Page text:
Special Report

The States Doling Out the Best (and Worst) Benefits

With the president and Congress attempting to reach a budget deal in an effort to avoid the fiscal cliff, it is likely they will agree on spending cuts, including those to entitlement programs. If they do not reach a deal in time, the nation may stumble into another recession triggered by the automatic austerity measures related to the fiscal cliff. Either way, there is almost no doubt that social programs and other spending will be cut in some way. The latest offer on the table includes the elimination of unemployment insurance for hundreds of thousands of Americans, as well as longer-term reductions in Social Security.

Click here to see the 10 states with the best benefits

Click here to see the 10 states with the worst benefits

If another recession is not avoided, the need for state assistance, like unemployment insurance and welfare, will grow. Yet not all states provide for their residents equally. Based on a 24/7 Wall St. review of key state entitlements, including unemployment benefits, Medicaid, welfare and education, we identified the states guaranteeing the best and worst benefits.

Reviewing the 10 states that spend the most on benefits, education, health care, poverty and unemployment, it is clear that states that spend more on one program tend to spend more on most. Rhode Island, which does the most to spread the wealth, was among the top spenders per capita in all but one of the six major categories we considered. Of the 10 states that spent the most on benefits and social programs, the vast majority demonstrated a trend of spending much more per capita in many different programs.

This is not, however, always the case. In an interview with 24/7 Wall St., National Employment Law Policy (NELP) policy co-director Maurice Emsellem noted that while states such as Rhode Island and Hawaii (which spend a great deal on many social programs) also pay out the highest unemployment benefits as a percentage of weekly wages. Meanwhile, other traditionally big benefit spenders, like New York, spent among the least in the country on unemployment per capita.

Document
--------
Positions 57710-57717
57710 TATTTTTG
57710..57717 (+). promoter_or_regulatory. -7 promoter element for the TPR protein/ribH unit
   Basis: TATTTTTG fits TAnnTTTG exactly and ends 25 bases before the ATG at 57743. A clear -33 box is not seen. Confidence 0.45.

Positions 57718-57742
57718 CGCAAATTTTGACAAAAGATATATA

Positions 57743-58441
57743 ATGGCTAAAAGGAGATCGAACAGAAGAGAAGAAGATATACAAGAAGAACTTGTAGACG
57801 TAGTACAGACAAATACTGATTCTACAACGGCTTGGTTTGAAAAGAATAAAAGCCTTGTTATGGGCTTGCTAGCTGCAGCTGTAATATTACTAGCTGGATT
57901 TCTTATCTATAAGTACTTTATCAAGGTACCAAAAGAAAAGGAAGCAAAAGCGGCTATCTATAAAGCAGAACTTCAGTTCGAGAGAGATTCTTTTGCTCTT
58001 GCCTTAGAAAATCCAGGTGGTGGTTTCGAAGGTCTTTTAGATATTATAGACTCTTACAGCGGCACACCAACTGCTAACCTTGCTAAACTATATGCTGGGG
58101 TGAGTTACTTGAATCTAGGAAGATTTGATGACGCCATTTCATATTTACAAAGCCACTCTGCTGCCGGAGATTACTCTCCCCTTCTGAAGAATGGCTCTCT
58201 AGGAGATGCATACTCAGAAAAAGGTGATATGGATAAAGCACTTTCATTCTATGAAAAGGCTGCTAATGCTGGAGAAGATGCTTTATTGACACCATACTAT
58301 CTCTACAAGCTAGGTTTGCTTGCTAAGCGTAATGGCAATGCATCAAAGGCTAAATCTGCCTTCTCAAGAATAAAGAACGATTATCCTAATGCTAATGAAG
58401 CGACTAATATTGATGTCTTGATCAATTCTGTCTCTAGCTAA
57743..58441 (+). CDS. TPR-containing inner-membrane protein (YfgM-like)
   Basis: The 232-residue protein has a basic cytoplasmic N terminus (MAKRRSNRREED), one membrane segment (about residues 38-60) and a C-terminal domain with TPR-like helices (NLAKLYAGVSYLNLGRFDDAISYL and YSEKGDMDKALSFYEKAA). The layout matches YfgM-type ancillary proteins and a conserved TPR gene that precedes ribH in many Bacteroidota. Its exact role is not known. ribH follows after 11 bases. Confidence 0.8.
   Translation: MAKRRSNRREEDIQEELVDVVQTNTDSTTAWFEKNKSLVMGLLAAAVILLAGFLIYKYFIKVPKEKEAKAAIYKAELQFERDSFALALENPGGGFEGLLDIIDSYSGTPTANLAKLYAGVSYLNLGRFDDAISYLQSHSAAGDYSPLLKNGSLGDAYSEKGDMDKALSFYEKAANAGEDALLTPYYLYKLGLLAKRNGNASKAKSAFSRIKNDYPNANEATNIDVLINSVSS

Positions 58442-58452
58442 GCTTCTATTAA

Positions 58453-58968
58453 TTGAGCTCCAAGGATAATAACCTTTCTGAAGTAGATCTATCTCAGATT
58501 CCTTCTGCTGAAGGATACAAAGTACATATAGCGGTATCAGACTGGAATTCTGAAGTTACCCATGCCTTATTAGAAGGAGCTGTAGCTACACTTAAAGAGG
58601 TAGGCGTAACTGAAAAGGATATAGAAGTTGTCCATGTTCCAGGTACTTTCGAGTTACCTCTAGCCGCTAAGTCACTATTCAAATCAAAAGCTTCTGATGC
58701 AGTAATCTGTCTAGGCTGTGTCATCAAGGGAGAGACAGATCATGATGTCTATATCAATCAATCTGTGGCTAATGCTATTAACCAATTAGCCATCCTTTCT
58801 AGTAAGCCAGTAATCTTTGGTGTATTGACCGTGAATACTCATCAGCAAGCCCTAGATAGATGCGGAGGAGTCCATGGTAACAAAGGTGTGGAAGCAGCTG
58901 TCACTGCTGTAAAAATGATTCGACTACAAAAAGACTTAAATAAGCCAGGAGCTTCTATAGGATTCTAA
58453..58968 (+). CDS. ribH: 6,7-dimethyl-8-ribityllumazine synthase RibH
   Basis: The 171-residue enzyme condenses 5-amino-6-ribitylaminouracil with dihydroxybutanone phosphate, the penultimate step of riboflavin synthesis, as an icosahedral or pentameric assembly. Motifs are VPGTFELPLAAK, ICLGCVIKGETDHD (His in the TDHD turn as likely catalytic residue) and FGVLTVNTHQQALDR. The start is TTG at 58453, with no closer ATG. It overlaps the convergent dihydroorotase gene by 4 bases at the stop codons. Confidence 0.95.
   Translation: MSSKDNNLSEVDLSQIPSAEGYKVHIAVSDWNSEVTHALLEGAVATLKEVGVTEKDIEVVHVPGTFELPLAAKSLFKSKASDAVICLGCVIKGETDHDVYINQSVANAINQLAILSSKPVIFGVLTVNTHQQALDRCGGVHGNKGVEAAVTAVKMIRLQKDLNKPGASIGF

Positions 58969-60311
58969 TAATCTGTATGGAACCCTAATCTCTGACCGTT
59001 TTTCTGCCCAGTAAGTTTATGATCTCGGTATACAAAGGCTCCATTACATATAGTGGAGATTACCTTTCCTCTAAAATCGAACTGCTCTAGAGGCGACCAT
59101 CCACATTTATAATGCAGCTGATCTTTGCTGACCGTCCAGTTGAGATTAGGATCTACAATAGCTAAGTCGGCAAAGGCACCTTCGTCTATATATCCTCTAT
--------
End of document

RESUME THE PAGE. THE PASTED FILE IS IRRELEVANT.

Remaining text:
The states that spend the most on benefits appear to do so for two main reasons. First, they have a political mandate to do so. All but one of the 10 of the states doing the most to spread the wealth voted Democratic in this year’s presidential election, with Alaska as the exception. Of the 10 states that spend the least on their social programs, all but one — Florida — voted Republican.

The states that spend the most also have relatively high median incomes and also tax residents more in order to pay for these programs. Some of the least generous states have among the lowest median incomes in the country, and their tax burdens — a measure of taxes relative to income — are also very low in these states.

There does not appear to be a relationship between the relative needs of residents for social programs and states spending more. Of the states that spent the most on weekly Temporary Assistance for Needy Families (TANF) cash assistance, for example, the vast majority have among the lowest poverty rates in the country. In fact, many of the states that spend the least on social programs in dollars per person appear to have the greatest need for increased spending in those programs.

In order to assess how much or little a state does to guarantee benefits and services, 24/7 Wall St. gauged spending by each state on a number of different programs. Average pension benefits figures we considered, published by the Center for Retirement Research at Boston College for the 2010 fiscal year, reflect the largest general employee public pensions for which the center provided information. Education expenditure figures for fiscal 2010 are from the U.S. Census Bureau’s study, “Public Education Finances: 2010.” Medicaid payments per enrollee for fiscal 2009 are from the Centers for Medicare and Medicaid Services. Unemployment insurance figures were provided by the U.S. Department of Labor’s Employment & Training Administration and are calculated over a 12-month period ending in the third quarter of 2012. Information on Temporary Assistance for Needy Families figures was taken from the the Department of Health and Human Services’ Administration for Children and Families.

These are the states doling out the best and worst benefits.

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